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Participants at the Leadership for Change workshop
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08 December, 2011

By Ayan Osman, Women of the Horn, and Lul Seyoum, International Centre for Eritrean Refugees and Asylum Seekers

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Training for leadership and change

Heads of non-governmental organisations, community leaders, a senior diplomat and student leaders from Somali, Eritrean and Ethiopian communities in Britain were among those who participated in an effective leadership for change training programme. The training took place between 20 October and 19 November at the UK Initiatives of Change centre in London.

Participants at the Leadership for Change workshop (Photo: Shirhan Abdurahman)
Participants at the Leadership for Change workshop (Photo: Shirhan Abdurahman)
The training programme was organised by two charities, the Women of the Horn (WOTHA) and the International Centre for Eritrean Refugees and Asylum Seekers (ICERAS).

Welcoming participants, Don de Silva, Head of Programmes for Initiatives of Change UK, said that change, by definition, requires new ways of doing things.

He said: 'Few things are more important to human activity than leadership. Effective leadership helps our nation through times of difficulties. It makes a business organization successful. It enables a not-for-profit organization to fulfil its mission.

'The lack of leadership is equally dramatic in its effects. Without leadership, organizations move too slowly, stagnate, and lose their way. Leadership is crucial in implementing decisions successfully.'

The training programme was flexible. It was divided into evening three-hour and one-day weekend sessions. This enabled the 20 participants to attend the sessions, without difficulty.

The sessions were participatory and inter-active. They covered both transformational change and skills development:

Jonathan Elise, Executive Director of the Refugee Advisory Council, dealt with the different styles of leadership and qualities that are required for effective leadership.

Peter Riddell, Convenor of IofC UK’s Agenda for Reconciliation programme and Mohamed Sheik Mohamud, a community cohesion specialist, took the participants through the process of team-building, based on personal change.

Sarah Menzies, a development officer at 'Evelyn Oldfield Unit’, an independent charity working with refugee and migrant communities, demonstrated how to develop an effective strategy for an organisation. She showed participants how to assess the strengths and weaknesses of an organisation.

Andy Gregg, Chief Executive Director, Migrant Funding Offices, over the course of one of the days, dealt with the all important matter of how to raise funds to implement projects and initiatives on a sustainable basis.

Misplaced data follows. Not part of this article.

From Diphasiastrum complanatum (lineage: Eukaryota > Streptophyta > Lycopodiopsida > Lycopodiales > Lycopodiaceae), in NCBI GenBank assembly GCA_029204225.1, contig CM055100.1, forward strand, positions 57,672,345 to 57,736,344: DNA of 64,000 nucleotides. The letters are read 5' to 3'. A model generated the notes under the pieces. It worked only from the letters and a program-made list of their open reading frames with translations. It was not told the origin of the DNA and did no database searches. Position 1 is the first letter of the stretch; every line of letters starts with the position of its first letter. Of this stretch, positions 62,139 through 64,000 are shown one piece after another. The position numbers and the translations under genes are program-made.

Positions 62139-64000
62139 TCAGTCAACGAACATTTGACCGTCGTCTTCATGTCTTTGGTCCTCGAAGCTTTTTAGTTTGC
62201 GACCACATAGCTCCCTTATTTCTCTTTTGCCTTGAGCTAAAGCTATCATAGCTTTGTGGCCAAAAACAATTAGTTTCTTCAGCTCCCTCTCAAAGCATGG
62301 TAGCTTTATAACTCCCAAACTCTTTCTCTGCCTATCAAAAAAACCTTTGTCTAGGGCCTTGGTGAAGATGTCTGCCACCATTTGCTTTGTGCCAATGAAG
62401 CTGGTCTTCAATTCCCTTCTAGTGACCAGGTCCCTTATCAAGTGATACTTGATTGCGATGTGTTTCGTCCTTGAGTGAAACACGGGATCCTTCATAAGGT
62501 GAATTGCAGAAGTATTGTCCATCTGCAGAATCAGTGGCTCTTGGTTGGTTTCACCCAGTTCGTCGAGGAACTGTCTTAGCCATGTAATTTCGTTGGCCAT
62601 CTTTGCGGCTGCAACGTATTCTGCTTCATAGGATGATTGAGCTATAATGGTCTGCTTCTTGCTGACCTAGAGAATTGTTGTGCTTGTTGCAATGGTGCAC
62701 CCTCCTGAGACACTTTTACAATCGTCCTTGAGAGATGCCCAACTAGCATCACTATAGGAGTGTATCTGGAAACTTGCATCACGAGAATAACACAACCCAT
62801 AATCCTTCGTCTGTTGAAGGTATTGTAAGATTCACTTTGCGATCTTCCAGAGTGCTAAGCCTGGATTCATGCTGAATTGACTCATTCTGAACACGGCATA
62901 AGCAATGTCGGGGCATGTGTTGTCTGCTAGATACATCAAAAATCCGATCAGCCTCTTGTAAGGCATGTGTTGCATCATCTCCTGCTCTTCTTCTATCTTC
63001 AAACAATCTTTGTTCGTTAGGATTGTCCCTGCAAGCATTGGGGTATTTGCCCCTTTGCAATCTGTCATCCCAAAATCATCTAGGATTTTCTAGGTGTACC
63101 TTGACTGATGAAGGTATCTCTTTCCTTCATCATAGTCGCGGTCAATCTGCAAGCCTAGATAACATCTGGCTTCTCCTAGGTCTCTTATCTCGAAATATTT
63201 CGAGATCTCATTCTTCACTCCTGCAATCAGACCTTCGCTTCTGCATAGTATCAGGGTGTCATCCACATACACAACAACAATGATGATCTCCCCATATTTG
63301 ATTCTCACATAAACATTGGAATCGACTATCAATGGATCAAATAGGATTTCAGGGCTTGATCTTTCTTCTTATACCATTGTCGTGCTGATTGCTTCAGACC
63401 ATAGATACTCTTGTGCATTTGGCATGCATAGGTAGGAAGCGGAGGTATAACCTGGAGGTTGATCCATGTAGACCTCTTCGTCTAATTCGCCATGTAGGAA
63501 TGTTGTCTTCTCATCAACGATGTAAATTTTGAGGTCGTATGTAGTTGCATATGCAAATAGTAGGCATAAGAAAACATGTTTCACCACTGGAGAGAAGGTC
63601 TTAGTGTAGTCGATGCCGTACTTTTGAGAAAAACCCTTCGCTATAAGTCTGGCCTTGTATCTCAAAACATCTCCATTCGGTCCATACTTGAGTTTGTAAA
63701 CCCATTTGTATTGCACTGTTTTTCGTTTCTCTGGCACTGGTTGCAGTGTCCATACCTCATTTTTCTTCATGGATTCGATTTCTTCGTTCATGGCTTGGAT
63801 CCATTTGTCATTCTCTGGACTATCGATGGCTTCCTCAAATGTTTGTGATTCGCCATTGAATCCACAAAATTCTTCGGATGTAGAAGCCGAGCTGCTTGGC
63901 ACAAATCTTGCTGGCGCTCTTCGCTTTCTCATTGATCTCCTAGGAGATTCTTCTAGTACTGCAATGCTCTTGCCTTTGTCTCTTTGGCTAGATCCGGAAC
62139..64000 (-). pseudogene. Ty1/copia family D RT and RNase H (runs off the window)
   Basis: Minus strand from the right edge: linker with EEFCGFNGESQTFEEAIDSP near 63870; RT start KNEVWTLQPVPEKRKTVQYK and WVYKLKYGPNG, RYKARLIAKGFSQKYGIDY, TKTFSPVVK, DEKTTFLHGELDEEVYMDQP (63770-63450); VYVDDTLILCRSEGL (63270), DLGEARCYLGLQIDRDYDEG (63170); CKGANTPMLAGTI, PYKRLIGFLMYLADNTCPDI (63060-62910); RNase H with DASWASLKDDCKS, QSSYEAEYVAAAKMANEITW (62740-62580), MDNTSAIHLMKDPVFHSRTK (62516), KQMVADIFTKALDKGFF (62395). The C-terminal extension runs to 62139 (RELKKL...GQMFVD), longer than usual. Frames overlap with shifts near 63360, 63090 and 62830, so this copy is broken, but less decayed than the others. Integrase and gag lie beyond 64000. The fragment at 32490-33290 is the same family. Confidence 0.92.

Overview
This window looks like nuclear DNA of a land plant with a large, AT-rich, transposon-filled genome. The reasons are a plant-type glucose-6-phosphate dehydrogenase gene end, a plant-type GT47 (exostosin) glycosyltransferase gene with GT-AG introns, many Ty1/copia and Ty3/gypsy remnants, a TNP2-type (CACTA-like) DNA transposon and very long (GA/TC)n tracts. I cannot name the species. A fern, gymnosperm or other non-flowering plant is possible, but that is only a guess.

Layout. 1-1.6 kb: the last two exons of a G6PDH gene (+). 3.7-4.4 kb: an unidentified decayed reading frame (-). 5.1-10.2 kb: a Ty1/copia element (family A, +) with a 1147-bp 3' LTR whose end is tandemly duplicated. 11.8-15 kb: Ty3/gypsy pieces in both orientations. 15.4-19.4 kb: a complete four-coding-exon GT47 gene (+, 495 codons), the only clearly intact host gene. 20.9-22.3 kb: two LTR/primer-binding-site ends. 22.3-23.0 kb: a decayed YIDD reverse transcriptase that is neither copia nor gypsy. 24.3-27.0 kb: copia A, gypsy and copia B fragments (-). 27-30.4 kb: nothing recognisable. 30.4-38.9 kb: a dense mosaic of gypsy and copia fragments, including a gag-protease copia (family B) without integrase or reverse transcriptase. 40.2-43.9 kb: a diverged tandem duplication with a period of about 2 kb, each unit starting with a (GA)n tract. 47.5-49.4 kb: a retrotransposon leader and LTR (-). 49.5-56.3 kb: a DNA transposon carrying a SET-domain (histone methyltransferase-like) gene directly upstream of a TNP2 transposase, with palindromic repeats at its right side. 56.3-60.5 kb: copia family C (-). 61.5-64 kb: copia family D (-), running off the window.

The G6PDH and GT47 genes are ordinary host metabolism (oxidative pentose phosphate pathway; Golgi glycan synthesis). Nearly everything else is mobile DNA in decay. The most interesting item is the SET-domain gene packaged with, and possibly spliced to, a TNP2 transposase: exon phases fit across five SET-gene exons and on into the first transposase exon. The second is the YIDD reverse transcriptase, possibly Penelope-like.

Don de Silva conducted two sessions: a three-hour exercise on dialogue facilitation and a one-day session, where he dared each participant to dream. He took each one through ways of transforming dreams into reality. Some participants found this session personally moving.

(l to r): Zahra Hassan, Sarah Menzies and Lul Seyoum lead the discussion on strategy (Photo: Shirhan Abdurahman)
(l to r): Zahra Hassan, Sarah Menzies and Lul Seyoum lead the discussion on strategy (Photo: Shirhan Abdurahman)
At the end of the workshop, several participants commented on its impact.

Asha Hashi, a former Somali diplomat, said: 'The workshop was extremely interesting and I have learned a lot. I am planning to work as a volunteer and I believe that thanks to this workshop, I have gained skills that will be useful.'

Faz Ali, who is training to be a community TV presenter, said: 'I am so grateful of every minute. I felt that I have learned so much, it was very informative and I have gained more skills, such as communication and confidence. Some sessions were more inspirational than others. I hope to be a better leader one day. For minority ethnic communities, courses like this are rare and costly.'

The Leadership for Change workshop was organised by Zahra Hassan, Director of WOTHA and Lul Seyoum, head of ICERAS.

Commenting on the programme, they pointed out the following: the training sessions dealt with both personal and societal change; it provided much needed skills training.

Zahra Hassan said: 'We have created a flexible training programme that can be adapted to suit different communities and situations. The training programme was cost-effective. We can take this to any part of the country.'

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